The voice of De Anza since 1967.

La Voz News

The voice of De Anza since 1967.

La Voz News

The voice of De Anza since 1967.

La Voz News

    Taxpayer dollars for Tesla pay off: Clean-energy loan program reaffirms role of government

    Tesla, the electric automobile maker based in Silicon Valley, recently paid off a $465 million government loan nine years ahead of schedule, providing a lift for the Obama administration, whose clean-energy loan programs faced heavy criticism from Republicans in the last election.

    This shows that contrary to popular right-wing ideology, there is a crucial role for government to play — one of spurring innovation.

    Richard K. Templeton, chief executive of Texas Instruments, summed it up aptly when he said: “Research conducted at universities and national labs underpins the new innovations that drive economic growth.”

    A prime example is Google, now employing 54,000, was started by two graduate students working on a project supported by the National Science Foundation, an independent federal agency created by Congress to “promote the progress of science.”

    Story continues below advertisement

    Moreover, the $3.8 billion taxpayer funds invested in the Human Genome Project between 1988 and 2003, helped to create and drive $796 billion in economic activity by industries that now depend on the advances achieved in genetics, according to the Battelle Memorial Institute, a nonprofit group that supports research for the industry.

    As risky as new investments in technologies are, few if any – private companies would take on such large-scale investments.

    The emphasis in spurring innovation is the primary reason President Obama is proposing that the United States boost its overall national research and development investments, including private enterprise and academia as well as government – to 3 percent of gross domestic product – a number that would still lag behind Israel, Sweden, Japan and South Korea, according to the New York Times.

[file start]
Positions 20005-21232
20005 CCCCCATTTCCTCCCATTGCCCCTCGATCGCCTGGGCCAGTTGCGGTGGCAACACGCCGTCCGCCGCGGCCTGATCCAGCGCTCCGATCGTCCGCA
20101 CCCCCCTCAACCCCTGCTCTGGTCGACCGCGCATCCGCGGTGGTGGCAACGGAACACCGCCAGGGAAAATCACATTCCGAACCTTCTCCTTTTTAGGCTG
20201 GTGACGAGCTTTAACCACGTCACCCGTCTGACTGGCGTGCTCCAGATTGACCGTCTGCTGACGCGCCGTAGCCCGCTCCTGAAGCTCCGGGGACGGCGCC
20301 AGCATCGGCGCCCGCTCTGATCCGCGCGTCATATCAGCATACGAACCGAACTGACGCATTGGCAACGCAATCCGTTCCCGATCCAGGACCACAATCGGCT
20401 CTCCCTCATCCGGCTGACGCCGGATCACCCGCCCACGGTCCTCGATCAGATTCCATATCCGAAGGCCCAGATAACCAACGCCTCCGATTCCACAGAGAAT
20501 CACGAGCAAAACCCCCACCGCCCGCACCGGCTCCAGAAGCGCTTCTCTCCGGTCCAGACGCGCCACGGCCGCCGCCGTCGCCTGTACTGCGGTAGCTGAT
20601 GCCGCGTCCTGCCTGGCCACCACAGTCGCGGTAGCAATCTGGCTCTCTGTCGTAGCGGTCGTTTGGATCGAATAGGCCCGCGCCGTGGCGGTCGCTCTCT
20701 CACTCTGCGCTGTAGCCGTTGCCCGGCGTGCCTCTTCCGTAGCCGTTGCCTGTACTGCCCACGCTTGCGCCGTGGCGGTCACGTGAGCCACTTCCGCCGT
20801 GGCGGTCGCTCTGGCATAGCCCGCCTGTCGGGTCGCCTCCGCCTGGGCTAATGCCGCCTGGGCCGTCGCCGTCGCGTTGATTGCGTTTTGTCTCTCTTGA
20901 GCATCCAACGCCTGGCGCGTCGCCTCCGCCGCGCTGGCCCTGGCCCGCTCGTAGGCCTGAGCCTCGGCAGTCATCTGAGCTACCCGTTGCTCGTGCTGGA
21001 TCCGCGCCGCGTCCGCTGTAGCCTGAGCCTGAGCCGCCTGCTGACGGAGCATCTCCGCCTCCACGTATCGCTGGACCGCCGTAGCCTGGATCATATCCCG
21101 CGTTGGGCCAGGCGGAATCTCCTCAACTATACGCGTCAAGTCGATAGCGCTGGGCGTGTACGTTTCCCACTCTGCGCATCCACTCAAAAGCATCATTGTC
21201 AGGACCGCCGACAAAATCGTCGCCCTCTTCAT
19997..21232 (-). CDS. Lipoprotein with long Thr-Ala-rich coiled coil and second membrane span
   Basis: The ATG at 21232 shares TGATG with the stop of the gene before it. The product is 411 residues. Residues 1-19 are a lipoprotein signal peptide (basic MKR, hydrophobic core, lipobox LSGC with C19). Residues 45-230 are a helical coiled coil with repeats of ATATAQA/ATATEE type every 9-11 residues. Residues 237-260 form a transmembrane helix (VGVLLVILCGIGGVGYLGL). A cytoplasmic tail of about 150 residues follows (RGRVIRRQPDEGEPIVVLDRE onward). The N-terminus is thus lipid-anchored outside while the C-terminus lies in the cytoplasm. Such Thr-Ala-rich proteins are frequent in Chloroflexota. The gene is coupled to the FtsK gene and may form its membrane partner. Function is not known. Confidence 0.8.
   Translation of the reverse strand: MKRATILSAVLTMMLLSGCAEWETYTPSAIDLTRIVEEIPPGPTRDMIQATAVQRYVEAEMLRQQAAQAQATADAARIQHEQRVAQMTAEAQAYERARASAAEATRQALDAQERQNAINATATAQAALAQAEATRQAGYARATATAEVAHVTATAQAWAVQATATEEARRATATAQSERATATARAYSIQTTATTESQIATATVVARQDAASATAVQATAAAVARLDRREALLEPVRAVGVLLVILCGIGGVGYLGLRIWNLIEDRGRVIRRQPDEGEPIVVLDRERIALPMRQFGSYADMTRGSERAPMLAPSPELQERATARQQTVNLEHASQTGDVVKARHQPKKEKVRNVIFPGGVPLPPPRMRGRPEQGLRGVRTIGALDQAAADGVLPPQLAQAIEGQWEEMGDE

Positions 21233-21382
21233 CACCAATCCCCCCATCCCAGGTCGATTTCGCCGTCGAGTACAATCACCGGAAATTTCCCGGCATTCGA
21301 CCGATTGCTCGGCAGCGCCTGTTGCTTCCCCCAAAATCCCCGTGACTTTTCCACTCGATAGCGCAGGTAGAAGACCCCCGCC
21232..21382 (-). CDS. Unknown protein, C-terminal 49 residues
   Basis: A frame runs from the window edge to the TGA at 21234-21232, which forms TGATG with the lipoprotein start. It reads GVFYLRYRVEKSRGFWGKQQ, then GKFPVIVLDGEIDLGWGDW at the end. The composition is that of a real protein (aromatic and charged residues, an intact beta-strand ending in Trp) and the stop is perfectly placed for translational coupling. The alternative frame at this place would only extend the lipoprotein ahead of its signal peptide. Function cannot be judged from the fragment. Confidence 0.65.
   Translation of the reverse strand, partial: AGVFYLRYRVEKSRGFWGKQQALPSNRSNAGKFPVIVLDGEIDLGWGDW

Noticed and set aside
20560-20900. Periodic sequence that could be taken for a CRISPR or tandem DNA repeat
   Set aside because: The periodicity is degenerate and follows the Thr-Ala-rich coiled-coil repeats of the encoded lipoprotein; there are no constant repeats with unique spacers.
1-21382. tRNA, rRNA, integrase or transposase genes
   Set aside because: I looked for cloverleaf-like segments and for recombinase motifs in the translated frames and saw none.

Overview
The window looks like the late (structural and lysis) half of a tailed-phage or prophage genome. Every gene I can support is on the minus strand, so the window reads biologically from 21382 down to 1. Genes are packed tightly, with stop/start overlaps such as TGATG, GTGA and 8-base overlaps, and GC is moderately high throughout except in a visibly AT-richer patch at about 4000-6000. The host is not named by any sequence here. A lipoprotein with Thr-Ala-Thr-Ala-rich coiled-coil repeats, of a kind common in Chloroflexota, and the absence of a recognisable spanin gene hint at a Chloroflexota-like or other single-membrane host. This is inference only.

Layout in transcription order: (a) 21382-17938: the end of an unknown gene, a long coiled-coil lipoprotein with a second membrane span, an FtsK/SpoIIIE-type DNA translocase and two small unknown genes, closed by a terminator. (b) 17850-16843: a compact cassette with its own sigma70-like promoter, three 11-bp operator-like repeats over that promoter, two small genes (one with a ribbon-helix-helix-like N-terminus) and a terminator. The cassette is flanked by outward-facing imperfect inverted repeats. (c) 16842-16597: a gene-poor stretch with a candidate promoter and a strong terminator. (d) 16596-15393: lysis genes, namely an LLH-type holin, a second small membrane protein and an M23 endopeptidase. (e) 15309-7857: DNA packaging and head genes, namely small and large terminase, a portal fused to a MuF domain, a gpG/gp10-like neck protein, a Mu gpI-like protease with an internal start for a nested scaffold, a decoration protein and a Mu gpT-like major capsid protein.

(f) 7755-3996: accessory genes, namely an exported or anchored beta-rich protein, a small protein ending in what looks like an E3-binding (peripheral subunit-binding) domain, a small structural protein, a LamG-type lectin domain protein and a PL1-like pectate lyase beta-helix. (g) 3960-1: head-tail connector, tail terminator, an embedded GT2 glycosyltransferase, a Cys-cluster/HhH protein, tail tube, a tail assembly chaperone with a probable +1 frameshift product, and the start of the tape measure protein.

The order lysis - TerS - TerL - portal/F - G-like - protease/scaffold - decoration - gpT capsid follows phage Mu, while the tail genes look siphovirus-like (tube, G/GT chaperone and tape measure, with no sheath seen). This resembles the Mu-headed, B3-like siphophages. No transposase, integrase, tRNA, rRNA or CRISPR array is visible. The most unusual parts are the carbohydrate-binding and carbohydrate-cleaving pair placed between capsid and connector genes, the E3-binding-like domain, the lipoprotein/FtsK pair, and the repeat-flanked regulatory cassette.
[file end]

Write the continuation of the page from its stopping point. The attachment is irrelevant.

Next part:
The Republican budget plan, in stark contrast, would “cut overall nondefense science, engineering, biomedical and technology research by a quarter over the next decade, and energy research by two-thirds,” according to the American Association for the Advancement of Science.

    A strategy from a political party that claims to be pro-business in its economic proposals for the country, yet clearly fails to promote government research and development.

    In determining the government’s role in technological investments, it’s time to trust a proven track record instead of listening to right-wing rhetoric that rarely makes any sense in how to spur innovation and job growth.

    Leave a Comment
    More to Discover

    Comments (0)

    La Voz Weekly intends this area to be used to foster healthy, thought-provoking discussion. Comments should be respectful and constructive. We do not permit the use of profanity, foul language, personal attacks or language that might be interpreted as defamatory. La Voz does not allow anonymous comments, and requires a valid name and email address. The email address will not be displayed but will be used to confirm your comment.
    All La Voz News Picks Reader Picks Sort: Newest